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epr4talk2013.pdf2013-02-18 23:16:09Thomas jarboe

Imposed Dynamo Current Drive

Author: Thomas R jarboe
Requested Type: Consider for Invited
Submitted: 2012-12-06 21:41:49

Co-authors: B. S. Victor, B. A. Nelson, C. J. Hansen, C. Akcay, A. C. Hossack, G. J. Marklin

Contact Info:
University of Washington
Box 352250
Seattle, WA   98195

Abstract Text:
A mechanism for Steady Inductive Helicity Injection current drive has been discovered where the current driving fluctuations are not generated by the plasma but rather are imposed by the injectors.[T. R. Jarboe et al., Nucl. Fusion 51, 063029 (2011).] Sheared flow of the electron fluid distorts the imposed fluctuations to drive current. The model accurately predicts the time dependent toroidal current, the injector impedance scaling, and the profile produced in the HIT-SI experiment. These results show that a stable equilibrium, which is not undergoing relaxation, can be efficiently sustained with imposed fluctuations. In addition, the current profile can, in principle, be controlled. Both are large steps for controlled fusion. Some of the effects of the fluctuations on the confinement of tokamak and spheromak reactors are assessed and the degradation may be tolerable. An experiment to demonstrate profile control is described as well as one to test the confinement of an equilibrium sustained by Imposed Dynamo Current Drive.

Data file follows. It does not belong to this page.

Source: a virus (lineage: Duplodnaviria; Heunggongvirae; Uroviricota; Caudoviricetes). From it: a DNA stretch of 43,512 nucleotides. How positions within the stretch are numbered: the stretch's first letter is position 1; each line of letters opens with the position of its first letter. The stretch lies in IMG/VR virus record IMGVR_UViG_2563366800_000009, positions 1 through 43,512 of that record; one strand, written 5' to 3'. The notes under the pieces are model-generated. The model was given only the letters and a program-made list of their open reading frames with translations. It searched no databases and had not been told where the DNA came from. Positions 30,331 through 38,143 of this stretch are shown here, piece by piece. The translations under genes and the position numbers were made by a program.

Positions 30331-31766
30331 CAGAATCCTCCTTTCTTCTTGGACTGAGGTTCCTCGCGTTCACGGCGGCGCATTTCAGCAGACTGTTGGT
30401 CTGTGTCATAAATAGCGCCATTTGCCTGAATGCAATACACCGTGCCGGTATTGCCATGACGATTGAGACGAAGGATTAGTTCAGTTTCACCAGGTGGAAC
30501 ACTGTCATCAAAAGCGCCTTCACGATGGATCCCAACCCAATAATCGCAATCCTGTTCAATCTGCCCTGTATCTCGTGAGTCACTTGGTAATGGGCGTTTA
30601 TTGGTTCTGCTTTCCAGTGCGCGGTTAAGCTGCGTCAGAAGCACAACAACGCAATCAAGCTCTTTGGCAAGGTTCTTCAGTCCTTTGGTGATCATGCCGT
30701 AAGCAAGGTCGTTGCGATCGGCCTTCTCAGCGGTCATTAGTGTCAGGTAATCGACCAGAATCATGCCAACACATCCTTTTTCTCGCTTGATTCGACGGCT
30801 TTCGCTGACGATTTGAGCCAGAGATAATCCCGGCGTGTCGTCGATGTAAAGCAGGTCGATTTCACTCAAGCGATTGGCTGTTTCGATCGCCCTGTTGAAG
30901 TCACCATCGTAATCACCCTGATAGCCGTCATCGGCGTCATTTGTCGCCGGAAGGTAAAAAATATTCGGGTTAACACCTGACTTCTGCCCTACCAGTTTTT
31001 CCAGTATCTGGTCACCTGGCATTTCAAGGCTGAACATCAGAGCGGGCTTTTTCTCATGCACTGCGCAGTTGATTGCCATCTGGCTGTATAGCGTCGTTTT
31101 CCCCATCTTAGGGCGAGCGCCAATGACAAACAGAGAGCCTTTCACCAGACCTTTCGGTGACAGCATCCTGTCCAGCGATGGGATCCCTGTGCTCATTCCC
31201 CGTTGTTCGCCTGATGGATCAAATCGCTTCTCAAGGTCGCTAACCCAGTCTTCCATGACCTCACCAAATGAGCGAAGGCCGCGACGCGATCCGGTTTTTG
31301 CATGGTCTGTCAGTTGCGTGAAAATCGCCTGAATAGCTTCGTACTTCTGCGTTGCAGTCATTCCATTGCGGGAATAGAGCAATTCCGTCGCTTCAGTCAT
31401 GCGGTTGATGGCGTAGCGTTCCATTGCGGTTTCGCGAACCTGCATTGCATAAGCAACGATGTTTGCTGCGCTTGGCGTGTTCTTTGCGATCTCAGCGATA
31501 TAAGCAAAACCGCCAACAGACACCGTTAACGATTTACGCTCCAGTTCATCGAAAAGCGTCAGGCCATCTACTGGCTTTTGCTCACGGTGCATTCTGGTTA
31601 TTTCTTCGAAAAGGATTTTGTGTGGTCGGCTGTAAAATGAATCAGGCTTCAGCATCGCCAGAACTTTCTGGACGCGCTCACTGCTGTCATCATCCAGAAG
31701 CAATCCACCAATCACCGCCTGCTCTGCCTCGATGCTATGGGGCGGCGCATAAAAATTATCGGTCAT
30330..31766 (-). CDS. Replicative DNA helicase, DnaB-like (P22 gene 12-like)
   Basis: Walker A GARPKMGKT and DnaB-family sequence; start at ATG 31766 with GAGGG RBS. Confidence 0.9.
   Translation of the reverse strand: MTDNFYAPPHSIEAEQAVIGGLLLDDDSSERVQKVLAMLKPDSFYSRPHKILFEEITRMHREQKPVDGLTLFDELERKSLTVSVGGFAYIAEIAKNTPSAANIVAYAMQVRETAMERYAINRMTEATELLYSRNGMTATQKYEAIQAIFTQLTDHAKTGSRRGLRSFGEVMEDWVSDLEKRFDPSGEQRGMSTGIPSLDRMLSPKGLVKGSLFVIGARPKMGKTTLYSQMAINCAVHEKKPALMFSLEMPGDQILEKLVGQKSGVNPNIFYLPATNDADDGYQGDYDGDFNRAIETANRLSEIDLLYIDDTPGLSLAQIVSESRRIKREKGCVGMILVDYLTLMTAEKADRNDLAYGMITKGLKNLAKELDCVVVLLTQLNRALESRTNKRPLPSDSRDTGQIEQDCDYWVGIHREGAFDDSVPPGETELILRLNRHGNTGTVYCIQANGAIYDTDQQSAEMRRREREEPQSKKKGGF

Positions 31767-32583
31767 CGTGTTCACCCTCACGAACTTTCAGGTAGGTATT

Conventional RF and neutral beam current drive are very power-inefficient leading to an unacceptably high recirculating power fraction in a fusion reactor. [Zohm H., Fusion Sci. Technol. 58, 613 (2010)] Lack of profile control can causes disruptions, a major weakness of the tokamak configuration. Thus efficient current drive and profile control are important goals of fusion research.

Characterization: 1.0


University of Texas

Workshop on Exploratory Topics in Plasma and Fusion Research (EPR2013)
February 12-15, 2013
Fort Worth, Texas

EPR 2013